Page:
History of the Site
Winchester Guildhall stands on part of the site of an estate granted by Alfred the Great to his wife Ealswith probably as a coronation gift in 871 AD. After his death she retired there and founded a nunnery known as Nunnaminster. Known in the later medieval ages as St Mary's Abbey, it was one of the foremost nunneries in England. In 1539 Henry VIII dissolved the abbey and the site passed to the crown. The land came into the City's hands to help cover its costs for hosting the wedding of Mary Tudor and Philip of Spain in Winchester Cathedral in 1554.
Winchester's earliest guildhall was located next to the Butter Cross in a small chamber above the passageway leading from the High Street to the cathedral. In 1712 the guildhall occupied the upper chamber of the Old Market House on the High Street, while the ground floor served as a covered market. This remained the site of the guildhall until late Victorian period and the building is now occupied by Lloyds Bank. The expansion of civic responsibilities following the Local Reform Act of 1835 markedly changed the role of guildhalls and Winchester needed a newer and larger building.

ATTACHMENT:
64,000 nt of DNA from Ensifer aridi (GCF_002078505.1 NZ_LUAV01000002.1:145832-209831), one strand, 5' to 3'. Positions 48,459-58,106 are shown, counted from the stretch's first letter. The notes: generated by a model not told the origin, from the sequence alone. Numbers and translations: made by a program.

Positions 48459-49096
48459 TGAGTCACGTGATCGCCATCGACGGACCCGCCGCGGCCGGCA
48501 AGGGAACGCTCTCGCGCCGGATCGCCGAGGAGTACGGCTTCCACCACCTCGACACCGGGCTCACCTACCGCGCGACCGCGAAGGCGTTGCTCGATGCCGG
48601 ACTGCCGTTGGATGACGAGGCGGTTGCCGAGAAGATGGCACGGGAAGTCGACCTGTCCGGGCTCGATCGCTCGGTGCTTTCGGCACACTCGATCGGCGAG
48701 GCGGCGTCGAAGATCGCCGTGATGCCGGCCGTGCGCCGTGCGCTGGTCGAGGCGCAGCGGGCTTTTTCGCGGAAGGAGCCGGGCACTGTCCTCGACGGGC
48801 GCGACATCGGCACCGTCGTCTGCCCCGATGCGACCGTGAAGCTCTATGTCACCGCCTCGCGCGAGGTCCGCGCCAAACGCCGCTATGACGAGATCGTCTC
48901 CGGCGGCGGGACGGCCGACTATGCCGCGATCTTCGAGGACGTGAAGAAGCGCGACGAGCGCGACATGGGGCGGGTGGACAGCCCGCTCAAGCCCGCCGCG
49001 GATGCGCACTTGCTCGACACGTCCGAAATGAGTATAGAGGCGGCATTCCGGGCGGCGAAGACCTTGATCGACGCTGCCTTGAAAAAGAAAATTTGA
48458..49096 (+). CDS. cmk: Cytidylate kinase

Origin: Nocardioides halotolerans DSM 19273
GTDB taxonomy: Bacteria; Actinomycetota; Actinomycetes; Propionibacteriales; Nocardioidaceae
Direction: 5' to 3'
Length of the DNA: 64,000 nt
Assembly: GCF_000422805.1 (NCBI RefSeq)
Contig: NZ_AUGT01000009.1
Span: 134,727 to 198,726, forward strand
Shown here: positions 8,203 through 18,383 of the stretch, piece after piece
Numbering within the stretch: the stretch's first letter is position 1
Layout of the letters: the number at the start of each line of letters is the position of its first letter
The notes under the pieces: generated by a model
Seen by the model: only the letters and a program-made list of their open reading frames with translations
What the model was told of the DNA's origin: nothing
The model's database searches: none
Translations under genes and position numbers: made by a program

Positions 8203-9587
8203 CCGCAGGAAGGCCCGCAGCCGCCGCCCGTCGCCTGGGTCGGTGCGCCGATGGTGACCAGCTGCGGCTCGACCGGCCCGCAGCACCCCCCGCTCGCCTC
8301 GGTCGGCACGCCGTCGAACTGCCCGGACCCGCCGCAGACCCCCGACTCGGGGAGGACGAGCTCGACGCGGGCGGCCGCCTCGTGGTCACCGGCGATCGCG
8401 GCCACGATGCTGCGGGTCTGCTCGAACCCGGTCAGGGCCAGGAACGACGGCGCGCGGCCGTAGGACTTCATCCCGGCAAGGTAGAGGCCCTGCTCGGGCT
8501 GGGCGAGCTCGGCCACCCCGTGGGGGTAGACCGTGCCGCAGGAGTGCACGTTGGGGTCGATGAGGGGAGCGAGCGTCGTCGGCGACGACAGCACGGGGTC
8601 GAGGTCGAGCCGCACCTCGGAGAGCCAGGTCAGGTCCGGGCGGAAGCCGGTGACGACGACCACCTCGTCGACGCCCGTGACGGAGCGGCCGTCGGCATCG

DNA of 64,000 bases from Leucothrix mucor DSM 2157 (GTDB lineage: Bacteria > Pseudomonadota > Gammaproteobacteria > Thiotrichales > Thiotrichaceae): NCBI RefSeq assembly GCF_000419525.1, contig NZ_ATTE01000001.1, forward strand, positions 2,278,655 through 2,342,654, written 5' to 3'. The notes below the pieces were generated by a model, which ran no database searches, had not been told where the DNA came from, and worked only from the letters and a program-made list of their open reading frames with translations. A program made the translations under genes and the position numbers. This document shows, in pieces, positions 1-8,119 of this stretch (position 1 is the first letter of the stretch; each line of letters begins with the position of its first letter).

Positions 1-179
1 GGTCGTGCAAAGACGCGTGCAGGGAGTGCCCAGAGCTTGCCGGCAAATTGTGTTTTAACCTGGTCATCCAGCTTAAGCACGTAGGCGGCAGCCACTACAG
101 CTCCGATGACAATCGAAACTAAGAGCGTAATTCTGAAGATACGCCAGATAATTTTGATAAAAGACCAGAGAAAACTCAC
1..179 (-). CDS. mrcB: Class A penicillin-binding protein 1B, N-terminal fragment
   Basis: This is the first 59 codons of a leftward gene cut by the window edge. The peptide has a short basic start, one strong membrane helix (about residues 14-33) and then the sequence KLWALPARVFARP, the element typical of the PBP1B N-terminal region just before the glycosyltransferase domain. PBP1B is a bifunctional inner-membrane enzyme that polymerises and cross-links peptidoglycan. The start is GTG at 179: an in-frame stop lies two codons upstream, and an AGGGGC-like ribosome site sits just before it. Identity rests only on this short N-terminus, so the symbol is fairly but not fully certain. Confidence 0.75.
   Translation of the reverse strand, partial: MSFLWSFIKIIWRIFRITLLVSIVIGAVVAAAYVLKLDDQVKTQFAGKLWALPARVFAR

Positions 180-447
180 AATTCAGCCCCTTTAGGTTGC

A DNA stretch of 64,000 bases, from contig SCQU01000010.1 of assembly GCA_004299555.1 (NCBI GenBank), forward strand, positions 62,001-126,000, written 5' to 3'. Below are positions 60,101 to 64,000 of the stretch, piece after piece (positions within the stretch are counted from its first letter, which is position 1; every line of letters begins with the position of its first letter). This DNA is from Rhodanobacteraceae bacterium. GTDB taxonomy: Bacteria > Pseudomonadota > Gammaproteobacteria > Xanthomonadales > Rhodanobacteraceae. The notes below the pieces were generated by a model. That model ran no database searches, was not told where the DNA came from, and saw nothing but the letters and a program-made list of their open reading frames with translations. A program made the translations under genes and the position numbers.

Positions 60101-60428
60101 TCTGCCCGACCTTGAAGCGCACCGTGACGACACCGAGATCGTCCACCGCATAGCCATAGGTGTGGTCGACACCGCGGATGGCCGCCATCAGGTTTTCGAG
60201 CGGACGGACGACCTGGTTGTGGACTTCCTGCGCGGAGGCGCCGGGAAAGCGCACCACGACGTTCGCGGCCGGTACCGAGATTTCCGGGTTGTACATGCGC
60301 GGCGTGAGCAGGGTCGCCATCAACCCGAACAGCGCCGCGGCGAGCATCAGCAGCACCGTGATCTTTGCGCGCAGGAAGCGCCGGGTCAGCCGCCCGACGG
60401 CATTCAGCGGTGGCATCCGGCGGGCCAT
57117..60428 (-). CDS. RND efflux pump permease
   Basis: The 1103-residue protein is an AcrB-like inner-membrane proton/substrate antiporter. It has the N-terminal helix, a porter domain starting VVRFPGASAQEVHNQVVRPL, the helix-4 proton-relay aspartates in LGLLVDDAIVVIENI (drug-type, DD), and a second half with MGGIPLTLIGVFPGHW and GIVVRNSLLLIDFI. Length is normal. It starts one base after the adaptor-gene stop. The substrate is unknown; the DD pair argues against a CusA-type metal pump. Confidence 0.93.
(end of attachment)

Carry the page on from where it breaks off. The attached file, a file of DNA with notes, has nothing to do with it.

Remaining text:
The New Guildhall
The Hastings architectural firm Jeffrey and Skiller submitted a design in the Gothic revival style and on 22nd December 1871 Viscount Eversley laid the foundation stone. Nearly a year and a half later in May 1873 the new Guildhall was opened by Lord Selborne. The Guildhall was part of a larger complex, housing the law courts, police station and fire brigade but the greater part was given over to civic roles. Events for large public audiences occurred on the Broadway where the Guildhall grand façade formed a backdrop to the podium on the staircase. These included the victory celebrations following World War I and royal visit of George VI and Queen Elizabeth on the 17th May 1946.
For a building of Gothic revival design, the Guildhall façade is relatively uncluttered. Its decoration includes four statues of kings and bishops with Winchester connections. Placed in the arches above the principle windows are sculpted panels showing events reflecting the ancient dignity of the mayor and major events in the city's history. In pride of place is the central panel below the clock tower that shows the mythical 1st mayor of Winchester Florence de Lunne receiving the city's charter from King Henry II.
In 1892 work started on a new wing to the west of the Guildhall on a site which had been occupied by the city's police station and fire brigade. Designed by local architect Thomas Stopher the new wing, called Kings Court, was completed in 1893 and housed the city library and Winchester School of Art. Its façade in the Gothic revival style was to compliment, but be distinct from, that of the Guildhall. The building was gutted by fire in 1969 and in 1978 the upper floor, still unroofed, was used as a museum store. The building was repaired in the 1980s and occupied by a series of commercial enterprises until Winchester City Council reoccupied the building in 2007.